Yes I use the term a little too loosely. The low-lying Mekong Delta is disappearing thank to that global warming and rising sea level thing but I’m actually talking about something else. One of the things I absolutely adore about ‘The Delta’ will, not only for me, but for many Vietnamese become just a distant memory. It’s sad to see the Mekong’s iconic car ferries on a sad path to extinction.
Saigon has seen it with the dwindling fleet of cyclos and nowday’s their’s only a few routes left along small streets for the rarely seen ‘mini-truck’ buses (where people sit on benches fixed to the tray). Large, modern and roomy A/C buses are now becoming common place on the cities already over-crowded streets and like Saigon too, new bridges are quickly being built all over the Mekong Delta. When a replacement bridge is built, it’s an all to sudden and painful death for the more beloved than loathed car ferry. People hate travelling to certain parts of the Mekong at holiday times due to the massive queue to board a ferry to get across a sometimes relatively narrow river.
Over the past few decades Vietnam has been a rapidly developing and is still pushing forward at an incredible pace. I’m all for progress, especially in regards to infrastructure and sustainable development but a downside to this progress is that you always have to sacrifice something you love. You might loose a part of who you are, maybe some memories, traditions or others comforts could get pushed aside for the more convenient, more profitable and faster pace of life.
“For every action force there is an equal and opposite reaction force.” – Issac Newton
For me, with the disappearance of the ferry: there goes that 15 minute window of time to slow down, look about, relax and not rush to my next destination. I truly appreciate it… so maybe have to invent another distraction – luckily it’s very easy to get distracted in Vietnam.
The numerous ferry crossings still seen on the banks of The Delta remain the efficient fleets of boats busily criss-crossing back and forth like clockwork. There maintenance schedule and training must be great because I’ve never seen a failure of any kind in their system. Living here, I rarely but I always get shocked when I discover an efficient system in Vietnam so I usually feel a little less uncomfortable when I travel on these boats.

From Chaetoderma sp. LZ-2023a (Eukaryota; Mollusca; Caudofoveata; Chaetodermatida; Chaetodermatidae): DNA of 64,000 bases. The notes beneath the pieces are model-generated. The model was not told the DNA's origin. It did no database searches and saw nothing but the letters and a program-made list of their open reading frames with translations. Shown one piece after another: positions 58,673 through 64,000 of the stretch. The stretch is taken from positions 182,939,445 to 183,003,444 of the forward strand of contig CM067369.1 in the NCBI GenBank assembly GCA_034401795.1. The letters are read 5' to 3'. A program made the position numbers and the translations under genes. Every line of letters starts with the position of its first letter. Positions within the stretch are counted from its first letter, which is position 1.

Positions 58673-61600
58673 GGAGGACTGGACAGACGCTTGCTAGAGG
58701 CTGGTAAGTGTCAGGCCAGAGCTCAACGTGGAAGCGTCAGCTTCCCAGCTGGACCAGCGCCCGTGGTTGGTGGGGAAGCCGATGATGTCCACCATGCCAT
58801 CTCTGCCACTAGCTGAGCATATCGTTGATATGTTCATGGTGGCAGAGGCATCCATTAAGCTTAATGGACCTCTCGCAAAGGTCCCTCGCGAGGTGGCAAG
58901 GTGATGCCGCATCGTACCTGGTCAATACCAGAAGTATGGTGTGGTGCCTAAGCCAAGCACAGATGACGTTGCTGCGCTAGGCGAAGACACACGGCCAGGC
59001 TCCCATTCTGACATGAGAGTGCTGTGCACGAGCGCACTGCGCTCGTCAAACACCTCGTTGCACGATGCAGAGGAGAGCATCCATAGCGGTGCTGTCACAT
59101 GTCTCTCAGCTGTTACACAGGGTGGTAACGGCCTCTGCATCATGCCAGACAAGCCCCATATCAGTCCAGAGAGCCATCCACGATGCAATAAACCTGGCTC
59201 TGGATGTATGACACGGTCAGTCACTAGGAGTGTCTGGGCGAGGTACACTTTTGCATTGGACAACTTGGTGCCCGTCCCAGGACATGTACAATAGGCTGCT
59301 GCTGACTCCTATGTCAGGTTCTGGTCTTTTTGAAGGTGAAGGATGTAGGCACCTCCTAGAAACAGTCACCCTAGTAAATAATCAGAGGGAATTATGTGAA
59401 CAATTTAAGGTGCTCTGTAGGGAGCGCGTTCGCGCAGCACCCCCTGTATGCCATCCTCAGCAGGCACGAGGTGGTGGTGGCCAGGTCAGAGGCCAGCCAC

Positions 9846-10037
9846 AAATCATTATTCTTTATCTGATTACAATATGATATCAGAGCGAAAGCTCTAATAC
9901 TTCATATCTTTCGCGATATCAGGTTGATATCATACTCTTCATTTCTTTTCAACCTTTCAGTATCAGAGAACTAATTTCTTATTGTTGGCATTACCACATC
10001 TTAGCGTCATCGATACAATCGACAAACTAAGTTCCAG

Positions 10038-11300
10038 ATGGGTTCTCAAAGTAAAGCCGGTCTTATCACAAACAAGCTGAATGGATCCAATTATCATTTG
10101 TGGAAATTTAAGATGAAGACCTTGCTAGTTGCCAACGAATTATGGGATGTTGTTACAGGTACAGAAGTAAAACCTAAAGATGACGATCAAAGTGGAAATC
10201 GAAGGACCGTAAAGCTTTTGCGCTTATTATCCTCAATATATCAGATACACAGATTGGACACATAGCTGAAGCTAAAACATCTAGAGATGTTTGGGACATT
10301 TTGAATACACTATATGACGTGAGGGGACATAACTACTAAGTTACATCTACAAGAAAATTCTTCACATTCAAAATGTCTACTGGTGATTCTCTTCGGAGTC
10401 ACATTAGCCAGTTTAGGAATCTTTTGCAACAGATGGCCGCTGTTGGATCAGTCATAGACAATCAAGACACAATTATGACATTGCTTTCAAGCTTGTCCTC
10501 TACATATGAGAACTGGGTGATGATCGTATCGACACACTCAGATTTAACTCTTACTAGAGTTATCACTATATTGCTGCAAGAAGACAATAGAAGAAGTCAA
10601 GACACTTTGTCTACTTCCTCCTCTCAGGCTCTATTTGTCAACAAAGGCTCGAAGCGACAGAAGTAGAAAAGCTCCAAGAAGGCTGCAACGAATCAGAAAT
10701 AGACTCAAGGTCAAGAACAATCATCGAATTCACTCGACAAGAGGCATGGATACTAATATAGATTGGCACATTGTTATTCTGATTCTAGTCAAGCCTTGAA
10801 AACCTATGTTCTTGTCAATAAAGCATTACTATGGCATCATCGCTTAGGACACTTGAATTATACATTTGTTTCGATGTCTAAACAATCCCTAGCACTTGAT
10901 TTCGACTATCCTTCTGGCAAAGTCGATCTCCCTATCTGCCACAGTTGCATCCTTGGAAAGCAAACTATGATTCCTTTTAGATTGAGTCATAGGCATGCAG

One thing I’ll miss when all the ferries are gone is that feeling you get that you’re all travelling together. Hoping off your motorbike for that short journey across the river gives you a chance to buy something from the “Stowaway Sellers”. You’ll always find a small gaggle of ladies weaving between the compression of cars, truck, buses and bikes offering you anything from fried bananas to cigarettes. That little break in your trip, allows you to turn to the family next to you and simply say ‘Hello!’ to make them all giggle. Not far from you right elbow there’s sometimes a baby, so you can blow raspberries and tickle their feet. You’ve just gotta walk over and say ‘hi’ as you shake the hands of the three boys sitting four over. Me? I like to just pull a funny face at the girl who front who can’t stop staring at me like I’m a monster.
If I had a Vietnamese Dong… actually make it 1000 Vietnamese Dong for every time I had a brief and enjoyable time with a friendly local I’d have… probably only about US$5… but people always seem surprised to see a foreigner on the ferry and often they are keen to practice their English – I’ve been offered anything from jobs to snake wine. Even though many passengers on the boats don’t talk to others or interact like I usually do, they silently keep each other company as they share a common goal with each other for the next 10mins. The goal that is to get to the other river bank whilst remaining dry.
I’m not sure what the street vendors and shop keepers will do – once the ferries ticket booths are closed, so is their trade. People won’t stop as they head up and down the access ramps to a free, ticket-less bridge. They also won’t have the time to feel the cool breez, take in the view or interact closely with their fellow man like you do on a Mekong car ferry. Everyone will be in too much of a rush to get where they’re going.
Before they even realizing their loosing it, it’ll be gone. That closeness is what will disappear when all the car ferries go. Perhaps one day, it’ll be remembered by some.